Need hinging practice? Prepare an S-shaped road on typing paper. Divide the road into six sections. Challenge your youth to find six different stamps portraying the various transportation types that might use a road (car, bus, truck, motorcycle, bicycle, jeep, buggy, fire engine, etc.). Hinge them into place along the road. If using a general mixture, stamps depicting trees, flowers, houses, etc., might be hinged alongside the road.

Get the show on the road! Try one of these activities with your group. •


December issue

"Stamp Collecting" - a first guide (book review)

By WFSC VP Youth Division MaryAnn Bowman

I've discovered a perfectly wonderful book about stamp collecting that is sure to please any young stamp collector. In fact, I purchased two copies: one for my personal philatelic reference shelf and one for a school library.

I am frequently asked to suggest reading materials about stamp collecting. Finding current philatelic literature at the reading level and interest of a child is no easy task. Thus, I was especially pleased when I stumbled upon the book "Stamp Collecting," by Neill Granger. As I pride myself in keeping abreast of the trends in this fascinating field, I can't imagine how the book could have escaped my attention.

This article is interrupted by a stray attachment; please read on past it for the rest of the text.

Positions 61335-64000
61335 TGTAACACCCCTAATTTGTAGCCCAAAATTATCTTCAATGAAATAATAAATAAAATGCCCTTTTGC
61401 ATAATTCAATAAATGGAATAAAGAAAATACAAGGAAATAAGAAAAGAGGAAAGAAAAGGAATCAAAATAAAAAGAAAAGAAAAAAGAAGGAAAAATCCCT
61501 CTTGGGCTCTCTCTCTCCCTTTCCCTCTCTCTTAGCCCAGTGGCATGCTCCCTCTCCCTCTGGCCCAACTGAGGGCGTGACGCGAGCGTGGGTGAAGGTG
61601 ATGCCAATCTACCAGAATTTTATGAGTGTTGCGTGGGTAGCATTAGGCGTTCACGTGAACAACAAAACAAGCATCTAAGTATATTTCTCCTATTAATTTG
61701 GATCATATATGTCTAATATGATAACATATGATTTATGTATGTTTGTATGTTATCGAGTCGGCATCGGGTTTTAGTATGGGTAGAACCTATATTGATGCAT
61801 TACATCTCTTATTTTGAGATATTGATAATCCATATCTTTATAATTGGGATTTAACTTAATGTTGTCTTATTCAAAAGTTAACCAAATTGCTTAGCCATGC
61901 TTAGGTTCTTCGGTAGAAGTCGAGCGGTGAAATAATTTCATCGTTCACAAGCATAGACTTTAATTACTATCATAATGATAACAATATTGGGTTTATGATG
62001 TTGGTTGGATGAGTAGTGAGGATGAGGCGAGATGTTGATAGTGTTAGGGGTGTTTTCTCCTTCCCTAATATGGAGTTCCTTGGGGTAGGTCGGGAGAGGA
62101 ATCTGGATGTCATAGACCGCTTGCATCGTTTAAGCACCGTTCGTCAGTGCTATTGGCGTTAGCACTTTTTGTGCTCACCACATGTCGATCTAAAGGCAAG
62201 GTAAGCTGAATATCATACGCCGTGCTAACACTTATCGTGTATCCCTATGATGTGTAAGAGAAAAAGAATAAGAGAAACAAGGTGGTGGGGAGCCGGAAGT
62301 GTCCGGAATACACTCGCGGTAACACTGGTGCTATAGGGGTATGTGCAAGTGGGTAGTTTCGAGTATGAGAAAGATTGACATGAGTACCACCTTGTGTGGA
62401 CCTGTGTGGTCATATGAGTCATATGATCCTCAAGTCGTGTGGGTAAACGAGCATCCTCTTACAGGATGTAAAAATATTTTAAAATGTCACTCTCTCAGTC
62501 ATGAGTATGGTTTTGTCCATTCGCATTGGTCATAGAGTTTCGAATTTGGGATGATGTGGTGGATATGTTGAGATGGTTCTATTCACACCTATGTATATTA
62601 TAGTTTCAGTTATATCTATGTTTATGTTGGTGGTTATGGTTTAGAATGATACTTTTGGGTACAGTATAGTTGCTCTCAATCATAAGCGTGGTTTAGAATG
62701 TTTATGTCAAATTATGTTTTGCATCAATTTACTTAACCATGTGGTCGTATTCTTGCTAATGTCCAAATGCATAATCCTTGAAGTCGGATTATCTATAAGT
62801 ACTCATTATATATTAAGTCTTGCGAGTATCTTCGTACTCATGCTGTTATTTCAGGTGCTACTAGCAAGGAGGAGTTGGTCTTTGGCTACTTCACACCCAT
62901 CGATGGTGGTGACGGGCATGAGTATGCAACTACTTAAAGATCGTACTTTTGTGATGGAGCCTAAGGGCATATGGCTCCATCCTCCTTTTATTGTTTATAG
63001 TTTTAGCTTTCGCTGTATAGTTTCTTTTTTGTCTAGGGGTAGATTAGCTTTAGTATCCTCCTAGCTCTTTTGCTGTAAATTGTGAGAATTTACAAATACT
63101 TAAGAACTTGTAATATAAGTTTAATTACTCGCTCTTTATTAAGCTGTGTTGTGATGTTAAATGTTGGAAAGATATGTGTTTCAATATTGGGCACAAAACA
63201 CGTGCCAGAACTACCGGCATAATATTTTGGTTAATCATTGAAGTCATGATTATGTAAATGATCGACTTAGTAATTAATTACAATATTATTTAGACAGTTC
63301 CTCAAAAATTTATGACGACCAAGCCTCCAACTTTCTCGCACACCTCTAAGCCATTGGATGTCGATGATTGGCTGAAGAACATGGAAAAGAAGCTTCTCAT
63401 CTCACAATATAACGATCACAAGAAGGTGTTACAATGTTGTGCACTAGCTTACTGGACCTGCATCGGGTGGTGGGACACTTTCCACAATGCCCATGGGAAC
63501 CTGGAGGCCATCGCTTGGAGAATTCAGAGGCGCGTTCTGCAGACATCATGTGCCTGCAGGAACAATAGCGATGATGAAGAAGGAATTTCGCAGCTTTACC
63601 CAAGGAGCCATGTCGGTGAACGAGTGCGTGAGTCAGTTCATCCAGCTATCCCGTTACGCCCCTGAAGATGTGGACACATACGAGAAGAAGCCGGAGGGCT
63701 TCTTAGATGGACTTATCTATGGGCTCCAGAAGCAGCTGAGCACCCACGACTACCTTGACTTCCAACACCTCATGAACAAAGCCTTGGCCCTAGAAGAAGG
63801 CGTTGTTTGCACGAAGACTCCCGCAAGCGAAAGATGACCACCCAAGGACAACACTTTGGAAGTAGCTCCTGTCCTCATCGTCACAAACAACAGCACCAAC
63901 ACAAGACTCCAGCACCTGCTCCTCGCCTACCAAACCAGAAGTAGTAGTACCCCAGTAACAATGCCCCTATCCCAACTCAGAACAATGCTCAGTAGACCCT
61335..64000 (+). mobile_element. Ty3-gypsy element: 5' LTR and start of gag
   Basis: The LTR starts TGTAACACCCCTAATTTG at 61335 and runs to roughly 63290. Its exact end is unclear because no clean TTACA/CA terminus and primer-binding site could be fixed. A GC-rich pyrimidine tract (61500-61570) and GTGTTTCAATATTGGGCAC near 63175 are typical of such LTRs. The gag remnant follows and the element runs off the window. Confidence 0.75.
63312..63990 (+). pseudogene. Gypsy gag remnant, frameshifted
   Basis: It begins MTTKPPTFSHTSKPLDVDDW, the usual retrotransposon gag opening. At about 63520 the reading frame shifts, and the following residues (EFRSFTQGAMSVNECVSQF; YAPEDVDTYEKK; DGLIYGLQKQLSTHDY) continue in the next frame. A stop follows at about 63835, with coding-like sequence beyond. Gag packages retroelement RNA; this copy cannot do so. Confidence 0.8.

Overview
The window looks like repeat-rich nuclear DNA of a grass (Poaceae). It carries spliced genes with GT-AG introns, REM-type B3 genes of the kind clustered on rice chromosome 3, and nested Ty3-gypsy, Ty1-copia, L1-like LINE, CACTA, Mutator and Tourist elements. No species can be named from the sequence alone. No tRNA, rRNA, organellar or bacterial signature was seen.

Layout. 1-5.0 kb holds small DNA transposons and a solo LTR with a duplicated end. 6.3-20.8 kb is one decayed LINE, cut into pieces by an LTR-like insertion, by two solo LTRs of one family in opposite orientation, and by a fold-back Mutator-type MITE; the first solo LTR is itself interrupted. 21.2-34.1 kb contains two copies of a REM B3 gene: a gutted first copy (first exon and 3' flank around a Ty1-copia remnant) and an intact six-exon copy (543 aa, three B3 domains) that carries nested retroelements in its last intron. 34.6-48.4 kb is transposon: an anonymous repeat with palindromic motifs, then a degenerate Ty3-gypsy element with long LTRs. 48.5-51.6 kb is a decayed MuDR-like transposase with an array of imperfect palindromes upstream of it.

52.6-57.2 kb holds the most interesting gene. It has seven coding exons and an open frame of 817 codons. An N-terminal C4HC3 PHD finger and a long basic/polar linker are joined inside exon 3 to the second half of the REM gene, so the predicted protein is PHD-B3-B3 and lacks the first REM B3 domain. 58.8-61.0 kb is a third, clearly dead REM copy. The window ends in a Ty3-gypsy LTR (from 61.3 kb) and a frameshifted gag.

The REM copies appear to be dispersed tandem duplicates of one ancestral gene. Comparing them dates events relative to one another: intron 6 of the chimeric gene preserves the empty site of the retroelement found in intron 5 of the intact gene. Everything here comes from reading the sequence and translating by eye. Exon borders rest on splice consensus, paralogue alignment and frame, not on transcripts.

I was first attracted to the book by its colorful cover illustrations. Available in both hardcover and paperback, the book has just slightly less than 100 pages. Introductory paragraphs for each of the six chapters sets the tone for the remainder of the topics covered within. Every page you turn to has numerous multicolored stamp illustrations with short interesting captions. Each two-page spread is a complete mini-lesson in itself.

Unlike many "how to" books about stamp collecting, *this book starts out with just the kind of interesting tidbits of information and trivia that encourages the child to read just one more page. After the reader has had an introduction to stamp curiosities, postal history, stamp printing methods, etc., the author gives helpful tips as to the tools of the trade, soaking stamps, caring for stamps, and other basics.